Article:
Kathleen Parker

The line is fine between prude and prudent, and he - or she - who would be president should figure it out sooner than later. At this juncture, Sen. Hillary Clinton is front of the class, while Sen. John McCain may be tending blackboards for a while.

With the sort of timing only gods can deliver, Clinton was making a boldly maternal move against sex and violence in video games at the same time bad boy McCain was being freeze-framed in the American psyche with randy boys and goofy girls in this summer's adolescent-male fantasy, "Wedding Crashers."

If we are judged by the company we keep, McCain might have picked a different movie.

Hillary, meanwhile, casting herself as America's Mother Superior, has built a platform opposing video games that feature sex and violence. This time she's gone after something called a "mod" - or modification - to a popular game (Grand Theft Auto: San Andreas) that unlocks sexually explicit mini-games buried within the PC version.

Although this particular game is rated "mature" and not intended to be sold to anyone under 17, the mod can be viewed on the Internet. Clinton wants to find out who is responsible.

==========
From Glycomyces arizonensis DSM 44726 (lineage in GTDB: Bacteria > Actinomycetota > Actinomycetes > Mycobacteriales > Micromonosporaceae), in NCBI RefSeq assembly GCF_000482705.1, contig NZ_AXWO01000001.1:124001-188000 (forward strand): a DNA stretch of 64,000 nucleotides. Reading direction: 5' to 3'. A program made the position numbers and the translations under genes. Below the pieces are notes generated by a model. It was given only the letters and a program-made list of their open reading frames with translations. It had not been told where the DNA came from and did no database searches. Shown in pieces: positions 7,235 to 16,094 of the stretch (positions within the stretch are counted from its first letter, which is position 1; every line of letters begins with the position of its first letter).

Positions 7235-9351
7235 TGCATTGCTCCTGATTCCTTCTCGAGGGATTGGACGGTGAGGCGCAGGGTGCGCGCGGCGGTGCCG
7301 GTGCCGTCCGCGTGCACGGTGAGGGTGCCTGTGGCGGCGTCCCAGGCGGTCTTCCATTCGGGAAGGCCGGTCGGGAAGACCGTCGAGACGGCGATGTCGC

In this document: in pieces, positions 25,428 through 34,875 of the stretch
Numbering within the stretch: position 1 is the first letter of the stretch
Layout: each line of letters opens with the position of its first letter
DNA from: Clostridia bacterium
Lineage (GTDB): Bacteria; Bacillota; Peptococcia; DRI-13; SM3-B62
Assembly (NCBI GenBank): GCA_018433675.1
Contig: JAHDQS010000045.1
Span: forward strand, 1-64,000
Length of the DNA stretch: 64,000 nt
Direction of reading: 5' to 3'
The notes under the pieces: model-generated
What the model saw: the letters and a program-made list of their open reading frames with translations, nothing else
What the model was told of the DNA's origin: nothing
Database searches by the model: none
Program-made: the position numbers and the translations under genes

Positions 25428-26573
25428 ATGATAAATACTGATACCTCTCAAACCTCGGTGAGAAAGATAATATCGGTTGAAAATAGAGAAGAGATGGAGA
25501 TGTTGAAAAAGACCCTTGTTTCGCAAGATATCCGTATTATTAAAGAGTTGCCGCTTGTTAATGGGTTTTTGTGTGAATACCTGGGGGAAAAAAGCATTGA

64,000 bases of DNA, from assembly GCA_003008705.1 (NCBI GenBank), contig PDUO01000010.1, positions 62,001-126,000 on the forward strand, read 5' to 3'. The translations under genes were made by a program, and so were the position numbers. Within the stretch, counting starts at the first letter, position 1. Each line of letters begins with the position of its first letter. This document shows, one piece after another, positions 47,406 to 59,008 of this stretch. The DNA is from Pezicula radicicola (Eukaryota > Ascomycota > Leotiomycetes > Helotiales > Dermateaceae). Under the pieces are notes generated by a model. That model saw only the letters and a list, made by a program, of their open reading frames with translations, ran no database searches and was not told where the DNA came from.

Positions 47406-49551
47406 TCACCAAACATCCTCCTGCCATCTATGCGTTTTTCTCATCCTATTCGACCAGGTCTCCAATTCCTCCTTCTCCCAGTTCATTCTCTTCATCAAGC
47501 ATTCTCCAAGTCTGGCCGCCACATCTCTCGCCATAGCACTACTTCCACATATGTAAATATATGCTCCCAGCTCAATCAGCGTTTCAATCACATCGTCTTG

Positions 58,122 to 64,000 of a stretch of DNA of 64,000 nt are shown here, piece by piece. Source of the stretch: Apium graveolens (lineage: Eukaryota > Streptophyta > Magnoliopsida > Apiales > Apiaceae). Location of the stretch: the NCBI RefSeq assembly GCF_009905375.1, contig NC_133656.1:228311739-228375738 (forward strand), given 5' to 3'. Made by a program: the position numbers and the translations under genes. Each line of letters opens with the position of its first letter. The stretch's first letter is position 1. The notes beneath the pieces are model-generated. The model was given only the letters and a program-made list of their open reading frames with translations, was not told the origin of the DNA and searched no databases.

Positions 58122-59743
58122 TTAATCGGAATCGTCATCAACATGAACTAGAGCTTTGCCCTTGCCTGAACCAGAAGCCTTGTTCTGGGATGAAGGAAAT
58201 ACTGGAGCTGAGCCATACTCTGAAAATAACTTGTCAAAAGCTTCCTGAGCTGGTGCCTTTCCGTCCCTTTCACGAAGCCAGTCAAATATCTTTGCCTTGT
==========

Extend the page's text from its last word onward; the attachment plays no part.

Thus has Clinton, in a lucky convergence of media moments, become Lucy to McCain's Charlie Brown. Exuding Miss Priss and oozing teacher's-pet smartness, she's managed to chip another chunk of the GOP's moral high ground, while one of her likeliest contenders for the 2008 presidential run is criticized for dubious judgment and questionable company.

For those who may have missed the movie trailers, "Wedding Crashers" is about two rakes who, looking for fresh fields to plow, crash weddings where nubile bridesmaids, primed with romance and lubricated with champagne, offer easy pickin's.

It's a cute idea, but the movie also features beaucoups bare breasts, under-the-table fondling and that always reliable icebreaker - a female-on-male rape scene. All in good fun, I hear. Thus far I've denied myself the great pleasure (I'm sure) of seeing the movie, but I've received eyewitness accounts from treasured sources, none of whom work in the White House and all of whose names are safe with me.

However innocuous his appearance, McCain might have resisted the temptation to become a Hollywood celeb and stuck with his image of centrist war hero. Not that his cameo amounted to much. He and Democratic consultant James Carville are shown attending a Washington, D.C., wedding. That's about it.


Kathleen Parker

Kathleen Parker is a syndicated columnist with the Washington Post Writers Group.
 
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